Everest Community College

Everest Community College is designed to be a focal element of the Merton Rise development, the next phase of Basingstoke town expansion. Merton Rise is designed as a sustainable community with mixed tenure residential development, retail, business and employment uses. The college facilities provide a new public civic square with complementary education, community, sports, health and fitness and local Youth Service accommodation.

The new educational complex is built amid considerable community amenities within an interesting and rousing landmark building. The school is devised as a complementary aspect of the Merton Rise Sustainable Urban Extension. Furthermore, the building is constructed as a sustainable community with extensive public transport links to the town centre and integrated strategic footpaths and cycleway links.

The building area (gross internal) is 10,200m2 and the Youth Services Building is 1,288m2.

The new facilities are based upon sustainable objectives that aim to decrease energy consumption.

Challenges Encountered
As the school will not score highly, a BREEAM assessment will not be carried out. Part of the reason is because it does not have the infrastructure links necessary and it was also built upon the site of demolished farm buildings. However, this will be part of the overall Merton Rise sustainable community extension.

Passive Measures
Planting of over 7,000 new trees and the provision of a nature pond has improved the biodiversity of the site. The trees also create shelter belts for exposed areas of the site. Natural and passive ventilation systems are used in the development and the exposure of the thermally massive concrete frame structure assists with heat retention in winter and cool retention in summer. High levels of thermal insulation, above Building Regulations standards in some areas.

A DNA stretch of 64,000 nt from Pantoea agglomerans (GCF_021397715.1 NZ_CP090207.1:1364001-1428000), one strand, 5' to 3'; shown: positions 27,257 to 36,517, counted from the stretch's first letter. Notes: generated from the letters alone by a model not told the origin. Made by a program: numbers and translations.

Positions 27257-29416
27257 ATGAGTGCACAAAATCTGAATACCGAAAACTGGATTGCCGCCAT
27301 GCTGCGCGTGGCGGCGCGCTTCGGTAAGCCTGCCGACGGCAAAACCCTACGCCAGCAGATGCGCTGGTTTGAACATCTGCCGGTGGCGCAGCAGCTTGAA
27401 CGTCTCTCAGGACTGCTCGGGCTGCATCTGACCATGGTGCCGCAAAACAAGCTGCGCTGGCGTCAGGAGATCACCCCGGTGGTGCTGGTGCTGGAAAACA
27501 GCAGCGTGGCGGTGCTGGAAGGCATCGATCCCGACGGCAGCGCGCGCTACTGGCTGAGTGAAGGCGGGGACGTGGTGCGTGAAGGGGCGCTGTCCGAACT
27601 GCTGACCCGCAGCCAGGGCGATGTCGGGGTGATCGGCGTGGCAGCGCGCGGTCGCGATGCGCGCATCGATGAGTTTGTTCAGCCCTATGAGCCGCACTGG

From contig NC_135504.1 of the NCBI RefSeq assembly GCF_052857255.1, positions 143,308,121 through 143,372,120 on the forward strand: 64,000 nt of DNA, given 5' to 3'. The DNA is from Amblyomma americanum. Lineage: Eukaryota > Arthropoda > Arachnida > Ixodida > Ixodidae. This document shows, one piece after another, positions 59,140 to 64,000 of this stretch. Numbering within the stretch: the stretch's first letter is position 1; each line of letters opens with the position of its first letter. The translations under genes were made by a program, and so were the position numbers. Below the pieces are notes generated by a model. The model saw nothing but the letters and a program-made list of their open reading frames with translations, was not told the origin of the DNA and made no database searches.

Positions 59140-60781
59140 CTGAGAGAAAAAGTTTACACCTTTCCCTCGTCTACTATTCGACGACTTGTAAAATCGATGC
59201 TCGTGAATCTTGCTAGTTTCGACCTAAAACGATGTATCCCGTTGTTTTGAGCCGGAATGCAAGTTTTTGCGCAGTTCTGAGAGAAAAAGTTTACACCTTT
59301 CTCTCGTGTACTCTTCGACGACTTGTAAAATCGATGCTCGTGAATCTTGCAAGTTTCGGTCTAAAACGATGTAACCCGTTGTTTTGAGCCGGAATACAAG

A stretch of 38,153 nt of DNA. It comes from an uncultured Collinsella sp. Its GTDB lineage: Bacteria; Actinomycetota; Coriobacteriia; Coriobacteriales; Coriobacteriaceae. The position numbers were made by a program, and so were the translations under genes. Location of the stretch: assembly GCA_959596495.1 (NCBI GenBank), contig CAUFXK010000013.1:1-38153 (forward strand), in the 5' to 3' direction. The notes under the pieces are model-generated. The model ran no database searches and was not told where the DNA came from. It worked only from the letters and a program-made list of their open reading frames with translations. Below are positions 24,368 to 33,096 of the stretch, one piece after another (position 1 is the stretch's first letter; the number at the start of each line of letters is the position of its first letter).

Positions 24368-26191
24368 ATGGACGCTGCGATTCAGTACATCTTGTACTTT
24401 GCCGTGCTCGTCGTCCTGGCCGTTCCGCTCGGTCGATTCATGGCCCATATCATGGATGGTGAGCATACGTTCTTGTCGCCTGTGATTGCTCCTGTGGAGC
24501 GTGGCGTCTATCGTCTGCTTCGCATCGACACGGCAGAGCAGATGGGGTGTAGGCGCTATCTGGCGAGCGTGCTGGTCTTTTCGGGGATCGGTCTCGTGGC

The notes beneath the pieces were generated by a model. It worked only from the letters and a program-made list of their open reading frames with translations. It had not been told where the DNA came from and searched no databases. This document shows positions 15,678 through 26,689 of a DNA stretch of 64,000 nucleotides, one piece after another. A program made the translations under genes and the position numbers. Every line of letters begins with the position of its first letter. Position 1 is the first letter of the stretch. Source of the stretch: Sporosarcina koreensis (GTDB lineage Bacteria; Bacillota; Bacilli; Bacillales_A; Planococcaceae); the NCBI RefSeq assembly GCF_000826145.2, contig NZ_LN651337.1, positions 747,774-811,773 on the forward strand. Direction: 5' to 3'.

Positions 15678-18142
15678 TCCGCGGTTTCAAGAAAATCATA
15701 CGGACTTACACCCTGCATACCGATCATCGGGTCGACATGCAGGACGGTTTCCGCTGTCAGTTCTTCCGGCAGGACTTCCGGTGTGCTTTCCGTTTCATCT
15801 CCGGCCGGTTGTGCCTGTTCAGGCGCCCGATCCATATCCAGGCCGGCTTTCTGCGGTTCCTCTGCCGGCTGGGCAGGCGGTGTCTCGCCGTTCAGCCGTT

The site slopes gently, but cut and fill was minimised because of the design of the building. The flexibility of the structure also allows the facility to be adapted for future expansion. During construction, recycled aggregates and bearing courses have been used where appropriate, alongside a smart waste system.

Technologies Employed
  • Photovoltaic array located on the roof
  • Utilisation of low water usage sanitary fittings.
  • Low energy, high frequency luminaries and intelligent lighting control systems utilising presence detection and day light dimming.
Energy Use
  • Kg CO2 /m2/annum: 26
  • Air Tightness: 4.96m3/h/m2 at 50Pa
Page last updated: 20 August 2010
The content of this website reflects the author’s views. the Environment Centre (tEC) and the INTERREG IVA 2 Mers Seas Zeeën Cross-border Cooperation Programme Authorities accept no liability for the accuracy of the claims made and any use that may be made of the information contained therein.